Apple poaches high-priced Burberry CEO

Judging by her performance at the luxury fashion retailer, Angela Ahrendts is worth the fortune that Apple is probably paying her.

By Oct 15, 2013 2:44PM
The iPhone 5S is used for filming and broadcasting during the Burberry Prorsum show, Spring Summer 2014 during London Fashion Week on Sept. 16, 2013 (© Richard Young/Rex Features)On Tuesday Apple (AAPL) poached Burberry (BURBY) CEO Angela Ahrendts from the luxury fashion retailer. This is the third recent fashion industry hire for the Cupertino, Calif., tech giant, and one that might cost quite a lot of dough -- in fact, she might cost even more than CEO Tim Cook.

Apple hired Ahrendts as the senior vice president of retail and online stores, starting in the spring. Ahrendts was the highest-paid boss on London's FTSE 100 (UKX), hauling in 16.9 million pounds ($26.93 million) in 2012. This year, according to the Independent, she received 6.8 million pounds ($10.84 million) before long-term incentives were factored in.

Assuming that Apple will at least match her current compensation -- which it probably will, since she is stepping down from a CEO role -- Ahrendts might earn more than Apple CEO Tim Cook. Cook made $4.17 million in 2012. Of course, we won't know his compensation package details for months. It could be vastly different since he brought home an eye-popping $376 million in 2011.

What did Ahrendts do to become one of the richest women in Britain? In 1989, when she was just 29, Ahrendts was already president of Donna Karan International. In 1998, she joined the board at Liz Claiborne. She was hired to replace another American woman as CEO in 2006 when Burberry was floundering.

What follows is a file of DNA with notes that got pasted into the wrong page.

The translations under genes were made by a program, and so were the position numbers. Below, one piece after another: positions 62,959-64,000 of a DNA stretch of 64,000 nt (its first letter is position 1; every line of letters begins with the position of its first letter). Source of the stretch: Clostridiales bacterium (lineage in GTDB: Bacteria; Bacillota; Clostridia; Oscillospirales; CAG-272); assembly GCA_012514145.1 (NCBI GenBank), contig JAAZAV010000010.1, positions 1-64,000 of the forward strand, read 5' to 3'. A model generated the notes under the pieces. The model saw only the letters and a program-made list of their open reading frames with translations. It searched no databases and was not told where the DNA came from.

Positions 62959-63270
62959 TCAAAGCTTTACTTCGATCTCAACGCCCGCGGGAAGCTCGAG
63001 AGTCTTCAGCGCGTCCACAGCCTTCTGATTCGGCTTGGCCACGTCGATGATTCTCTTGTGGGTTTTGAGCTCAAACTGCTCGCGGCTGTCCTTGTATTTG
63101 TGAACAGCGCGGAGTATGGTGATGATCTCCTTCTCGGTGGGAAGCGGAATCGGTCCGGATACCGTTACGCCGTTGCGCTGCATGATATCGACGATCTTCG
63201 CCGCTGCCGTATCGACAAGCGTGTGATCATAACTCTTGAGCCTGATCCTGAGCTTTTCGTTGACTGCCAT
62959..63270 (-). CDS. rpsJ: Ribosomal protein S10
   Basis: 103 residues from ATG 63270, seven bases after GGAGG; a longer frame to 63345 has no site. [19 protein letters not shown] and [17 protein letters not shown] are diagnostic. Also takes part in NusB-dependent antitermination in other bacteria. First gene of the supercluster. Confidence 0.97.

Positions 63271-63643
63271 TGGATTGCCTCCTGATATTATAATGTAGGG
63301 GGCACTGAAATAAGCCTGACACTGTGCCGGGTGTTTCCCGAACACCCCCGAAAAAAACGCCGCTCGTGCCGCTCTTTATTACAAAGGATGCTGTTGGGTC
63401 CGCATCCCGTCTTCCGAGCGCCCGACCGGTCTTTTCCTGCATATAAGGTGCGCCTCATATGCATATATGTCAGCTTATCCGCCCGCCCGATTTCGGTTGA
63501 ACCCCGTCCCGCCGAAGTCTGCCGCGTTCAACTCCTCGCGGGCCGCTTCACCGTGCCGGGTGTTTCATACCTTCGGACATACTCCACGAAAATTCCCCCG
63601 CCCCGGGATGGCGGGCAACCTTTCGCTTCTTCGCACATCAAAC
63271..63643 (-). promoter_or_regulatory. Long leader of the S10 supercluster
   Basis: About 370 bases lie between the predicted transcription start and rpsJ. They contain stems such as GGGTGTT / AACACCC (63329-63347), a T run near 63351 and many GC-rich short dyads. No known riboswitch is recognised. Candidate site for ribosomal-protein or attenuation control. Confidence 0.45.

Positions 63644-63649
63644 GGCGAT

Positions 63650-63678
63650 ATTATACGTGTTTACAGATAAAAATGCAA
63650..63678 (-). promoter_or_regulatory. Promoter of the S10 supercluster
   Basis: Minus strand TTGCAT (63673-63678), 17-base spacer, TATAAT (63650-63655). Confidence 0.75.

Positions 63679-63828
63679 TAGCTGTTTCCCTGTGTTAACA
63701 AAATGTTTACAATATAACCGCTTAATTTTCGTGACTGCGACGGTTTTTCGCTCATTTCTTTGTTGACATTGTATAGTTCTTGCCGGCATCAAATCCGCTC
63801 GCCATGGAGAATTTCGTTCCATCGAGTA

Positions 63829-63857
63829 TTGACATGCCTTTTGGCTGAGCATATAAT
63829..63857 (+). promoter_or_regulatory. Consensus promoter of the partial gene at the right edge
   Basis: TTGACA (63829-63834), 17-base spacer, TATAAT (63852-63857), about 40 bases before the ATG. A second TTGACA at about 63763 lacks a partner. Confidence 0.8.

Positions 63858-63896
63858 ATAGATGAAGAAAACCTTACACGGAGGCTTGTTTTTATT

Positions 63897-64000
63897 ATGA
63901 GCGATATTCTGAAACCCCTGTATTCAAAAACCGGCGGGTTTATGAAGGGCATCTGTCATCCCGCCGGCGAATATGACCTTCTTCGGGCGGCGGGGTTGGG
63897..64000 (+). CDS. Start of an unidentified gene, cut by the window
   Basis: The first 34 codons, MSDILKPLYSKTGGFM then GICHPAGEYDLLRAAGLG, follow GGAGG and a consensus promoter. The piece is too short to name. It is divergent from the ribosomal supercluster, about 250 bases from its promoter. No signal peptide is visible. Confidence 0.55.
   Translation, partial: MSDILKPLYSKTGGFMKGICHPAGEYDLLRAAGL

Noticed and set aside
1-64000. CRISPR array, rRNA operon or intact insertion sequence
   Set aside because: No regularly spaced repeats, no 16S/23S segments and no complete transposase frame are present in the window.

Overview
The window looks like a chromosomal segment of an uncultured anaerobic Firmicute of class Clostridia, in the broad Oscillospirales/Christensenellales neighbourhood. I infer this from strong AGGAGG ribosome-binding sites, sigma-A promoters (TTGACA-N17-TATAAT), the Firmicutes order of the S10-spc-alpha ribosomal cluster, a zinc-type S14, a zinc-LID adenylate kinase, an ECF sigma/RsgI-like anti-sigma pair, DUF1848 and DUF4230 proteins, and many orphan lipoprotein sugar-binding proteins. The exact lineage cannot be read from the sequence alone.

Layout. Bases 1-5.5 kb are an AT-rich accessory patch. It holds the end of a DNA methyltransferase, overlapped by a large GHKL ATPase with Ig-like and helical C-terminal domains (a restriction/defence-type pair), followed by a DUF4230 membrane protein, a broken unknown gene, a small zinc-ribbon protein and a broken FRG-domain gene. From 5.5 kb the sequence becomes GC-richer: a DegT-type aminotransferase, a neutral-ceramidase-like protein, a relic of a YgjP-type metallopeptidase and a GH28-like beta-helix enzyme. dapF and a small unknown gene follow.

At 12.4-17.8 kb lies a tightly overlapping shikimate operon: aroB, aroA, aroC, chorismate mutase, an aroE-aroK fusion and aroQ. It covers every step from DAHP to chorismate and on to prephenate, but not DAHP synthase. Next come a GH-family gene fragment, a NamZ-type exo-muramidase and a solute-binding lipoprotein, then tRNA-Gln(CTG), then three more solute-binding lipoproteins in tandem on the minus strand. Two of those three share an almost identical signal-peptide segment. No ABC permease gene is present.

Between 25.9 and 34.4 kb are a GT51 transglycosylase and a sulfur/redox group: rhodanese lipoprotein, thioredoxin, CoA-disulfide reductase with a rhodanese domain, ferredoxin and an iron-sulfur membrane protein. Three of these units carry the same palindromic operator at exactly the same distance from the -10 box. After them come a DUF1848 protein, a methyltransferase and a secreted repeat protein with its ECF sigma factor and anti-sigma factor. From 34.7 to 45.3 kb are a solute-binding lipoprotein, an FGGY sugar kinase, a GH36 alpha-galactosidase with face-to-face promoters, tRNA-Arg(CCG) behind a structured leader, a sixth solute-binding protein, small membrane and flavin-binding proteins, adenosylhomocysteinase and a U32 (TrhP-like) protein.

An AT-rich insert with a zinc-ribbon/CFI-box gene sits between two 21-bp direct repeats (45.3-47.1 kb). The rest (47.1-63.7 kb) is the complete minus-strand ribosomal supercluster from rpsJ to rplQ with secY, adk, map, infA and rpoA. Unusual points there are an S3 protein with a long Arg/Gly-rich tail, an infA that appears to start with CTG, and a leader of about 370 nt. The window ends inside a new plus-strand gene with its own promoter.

During her tenure at the company, sales tripled and the share price nearly quadrupled. She pioneered Internet marketing for Burberry, introducing streaming fashion shows and allowing customers to order products from those events.

As The Verge points out, she is the second high-profile fashion hire at Apple this year. In July, Apple poached Paul Deneve, CEO and President of Yves Saint-Laurent, who is credited with engineering the brand's retail expansion. Deneve, who worked in sales and marketing for Apple in the 1990s, is now Apple's VP of "special projects." The tech giant also brought on a Levi Strauss & Co executive, Enrique Atienza, to supervise the U.S. retail operations.

Three is a trend. Clearly, since the summer, Apple has been stuffing itself with fashion retail veterans. Why? Apple has a lot in common with luxury brands. It may come out with industry-leading hardware, but it's also an aspirational brand. This is why iPhone buyers don't want to be seen with the cheaper handset, as we saw yesterday. 

Apple is already light years ahead of the competition in retail. In 2012, Apple stores generated $6,050 in sales per square foot -- more than double the next ranked company, Tiffany & Co. (TIF). Apple retail stores are largely credited with making Macs familiar to the masses, but Apple competitors aren't following this strategy: Microsoft (MSFT), for example, has fewer than 100 owned retail stores. (Microsoft owns and publishes MSN Money.)

And as much as Apple accuses Samsung (SSNLF) of copying its designs, the Korean conglomerate never followed Apple into retail. Samsung, which sells far more handsets than Apple but takes a smaller share of global smartphone profits, only has a few Best Buy (BBY) locations featuring a Samsung "store within a store."

One can only speculate as to why Apple is poaching high-profile fashion geniuses, but one "theory" in the rumor mill is that the tech giant will use their expertise to market and sell wearables, like the fabled iWatch that people have been talking about for years.

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